The end of this first edition of the Rancho De La Luna month is approaching; the fun is almost over; but there are so many gems and diamonds left untouched. And with the prospect of at least five Rancho releases this year among which the new Dearly Beloved and Flash Lightnin; we can safely conclude that there will be many more Rancho De La Luna months to follow. For now we will leave this May month with one last post; before diving head first in the festival season. So; without further ado.
As we come to the end of this first edition of the Rancho De La Luna month we can only end this righteous, just and on a high note. So let’s pay homage once more to the man that started it all: Mr. Fred Drake. As we already stated while discussing his other album Twice Shy; he moved to the desert to make these albums. “Few people get to realize their dreams,” his parents note, “but Fred did. From the moment he 'found' the Rancho, magic began to happen. The acoustics were great, but the 'milky way' overhead was wonderful!” Inspired by that vast expanse of sky -- and the music of great ambient artists like Brian Eno and Daniel Lanois -- Fred experimented with a variety of soundscapes, creating a large collection of instrumental and electronic works. A selection of these, the Sky Party's twelve pieces recorded simultaneously to Twice Shy come together with surprising strength and unity, forming a meditation on Cosmic Harmony.
“For almost nine and one half years Fred lived and worked in this place he loved. He considered the Rancho his home first and his studio second. Perhaps that was part of the magic that was happening. At any time of the day or night you might find him out on the patio surveying the clouds or the stars, or down at the corral talking to his beloved horse 'Kashmir',” his parents say. “The desert nourished both Fred's creative spirit and his soul. The music he wrote there bears out the creative inspirations he received, and the man that matured there bears witness to the fullness of his soul.” On June 20, 2002, Fred died as he lived -- with grace and dignity, surrounded by friends in his home in Joshua Tree. This, his second solo CD, is but another piece of the lasting legacy he left behind. “His spirit lives on in his music, the continuation of the studio, and in the heart of everyone who had the privilege to know and love him.”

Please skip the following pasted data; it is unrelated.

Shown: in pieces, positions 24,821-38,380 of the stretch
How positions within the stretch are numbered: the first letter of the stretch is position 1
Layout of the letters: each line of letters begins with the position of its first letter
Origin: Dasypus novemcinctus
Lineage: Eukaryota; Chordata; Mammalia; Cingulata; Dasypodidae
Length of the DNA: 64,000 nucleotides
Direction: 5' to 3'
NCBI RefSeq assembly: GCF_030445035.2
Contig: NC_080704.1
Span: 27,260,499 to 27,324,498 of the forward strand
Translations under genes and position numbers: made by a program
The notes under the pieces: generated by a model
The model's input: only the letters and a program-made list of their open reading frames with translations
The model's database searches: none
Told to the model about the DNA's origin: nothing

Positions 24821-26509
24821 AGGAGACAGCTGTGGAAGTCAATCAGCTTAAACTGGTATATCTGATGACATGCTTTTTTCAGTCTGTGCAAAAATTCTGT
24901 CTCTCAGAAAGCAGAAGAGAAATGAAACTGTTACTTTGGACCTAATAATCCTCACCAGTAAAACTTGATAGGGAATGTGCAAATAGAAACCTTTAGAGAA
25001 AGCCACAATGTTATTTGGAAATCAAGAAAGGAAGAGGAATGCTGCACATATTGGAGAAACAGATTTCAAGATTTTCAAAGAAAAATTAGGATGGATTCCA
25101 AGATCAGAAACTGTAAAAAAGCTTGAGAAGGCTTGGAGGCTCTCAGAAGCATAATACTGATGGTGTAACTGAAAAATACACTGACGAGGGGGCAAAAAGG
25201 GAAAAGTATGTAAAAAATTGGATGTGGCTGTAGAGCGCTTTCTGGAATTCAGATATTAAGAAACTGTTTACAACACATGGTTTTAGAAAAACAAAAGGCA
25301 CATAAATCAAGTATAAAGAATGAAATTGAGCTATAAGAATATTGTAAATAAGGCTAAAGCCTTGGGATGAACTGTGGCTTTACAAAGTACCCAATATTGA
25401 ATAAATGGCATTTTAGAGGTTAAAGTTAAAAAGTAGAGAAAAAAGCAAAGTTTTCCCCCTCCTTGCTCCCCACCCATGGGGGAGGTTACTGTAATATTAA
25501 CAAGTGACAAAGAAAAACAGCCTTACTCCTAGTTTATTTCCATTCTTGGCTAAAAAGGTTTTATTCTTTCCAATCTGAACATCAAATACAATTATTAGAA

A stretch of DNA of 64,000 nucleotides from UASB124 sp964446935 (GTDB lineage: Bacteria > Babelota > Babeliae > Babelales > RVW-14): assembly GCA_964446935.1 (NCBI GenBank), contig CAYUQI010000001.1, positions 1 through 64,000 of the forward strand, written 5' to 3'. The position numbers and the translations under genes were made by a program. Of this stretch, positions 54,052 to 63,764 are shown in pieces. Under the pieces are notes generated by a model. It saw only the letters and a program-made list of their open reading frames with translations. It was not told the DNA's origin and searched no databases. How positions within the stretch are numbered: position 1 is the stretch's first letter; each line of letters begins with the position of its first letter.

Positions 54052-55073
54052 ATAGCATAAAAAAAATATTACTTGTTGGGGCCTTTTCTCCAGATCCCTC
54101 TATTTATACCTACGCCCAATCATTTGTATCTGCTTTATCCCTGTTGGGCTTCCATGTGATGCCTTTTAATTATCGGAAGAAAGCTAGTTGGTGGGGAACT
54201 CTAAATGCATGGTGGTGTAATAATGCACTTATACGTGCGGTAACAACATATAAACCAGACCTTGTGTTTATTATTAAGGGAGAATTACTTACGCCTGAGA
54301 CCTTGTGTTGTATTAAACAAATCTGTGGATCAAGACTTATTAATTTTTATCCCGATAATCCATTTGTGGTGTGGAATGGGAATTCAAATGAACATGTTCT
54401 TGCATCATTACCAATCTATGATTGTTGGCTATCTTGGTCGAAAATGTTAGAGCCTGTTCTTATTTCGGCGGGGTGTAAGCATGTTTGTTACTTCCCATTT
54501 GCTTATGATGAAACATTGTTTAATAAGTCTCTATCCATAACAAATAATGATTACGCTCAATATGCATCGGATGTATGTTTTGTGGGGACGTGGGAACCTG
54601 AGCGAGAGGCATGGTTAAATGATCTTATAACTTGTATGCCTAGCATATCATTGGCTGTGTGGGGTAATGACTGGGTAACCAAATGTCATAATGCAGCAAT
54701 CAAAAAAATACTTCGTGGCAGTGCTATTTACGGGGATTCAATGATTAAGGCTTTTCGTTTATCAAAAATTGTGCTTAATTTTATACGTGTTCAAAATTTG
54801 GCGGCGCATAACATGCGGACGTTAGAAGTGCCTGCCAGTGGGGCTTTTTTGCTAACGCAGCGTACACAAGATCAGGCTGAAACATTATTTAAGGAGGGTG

Or as long time musical compadre Fred Quinn would say: “The beauty, sadness, spiritual grace and optimism of a gifted soul whose life would be too short found its purest expression in the pieces Fred recorded under the pseudonym, the Sky Party. Without words, Fred's ambient music - inspired by the Brian Eno axiom that ambient music should be as ignorable as it is interesting - served as the soundtrack to his time in his beloved desert. Fred would often visit the national "monument" in Joshua Tree, hide his boombox in some rocks a distance from his campsite, light some sage, nag champa incense, his other favorite smokes and listen to the quiet sound of Eno's 'Apollo' or 'On Land,' filtering through the silhouettes, with the boombox set on 'loop' for uninterrupted play... This is the way this music should be heard; quietly, revealing its nuances over time, with respect to (mind)set and setting. While Fred has no say in how he will be remembered, he will continue to be revered for his kindness, his long stories, naturally standing in a perfect first position, cigarette in one hand, coffee in the other, his subtle wit, reflected in the titles of his pieces, his Rancho and his music, recorded in the hours between midnight and dawn, when his many friends had stopped showing up or calling on the phone. There, in his "House of The Moon", filled with colorful little lights, Fred would light the candles and the smoke, have a cup of "cowboy candy" and create the sounds heard here. At sunrise, he'd take Kashmir, his Arabian stallion, for a ride through the desert. A reel of tape, which Fred used to say, "started out blank," entrusted with carrying these ethereal sounds through space, for some unknown amount of time, past his own. Now, we can carry these sounds with us everywhere we go, and with them, an expression of Fred's great spirit…”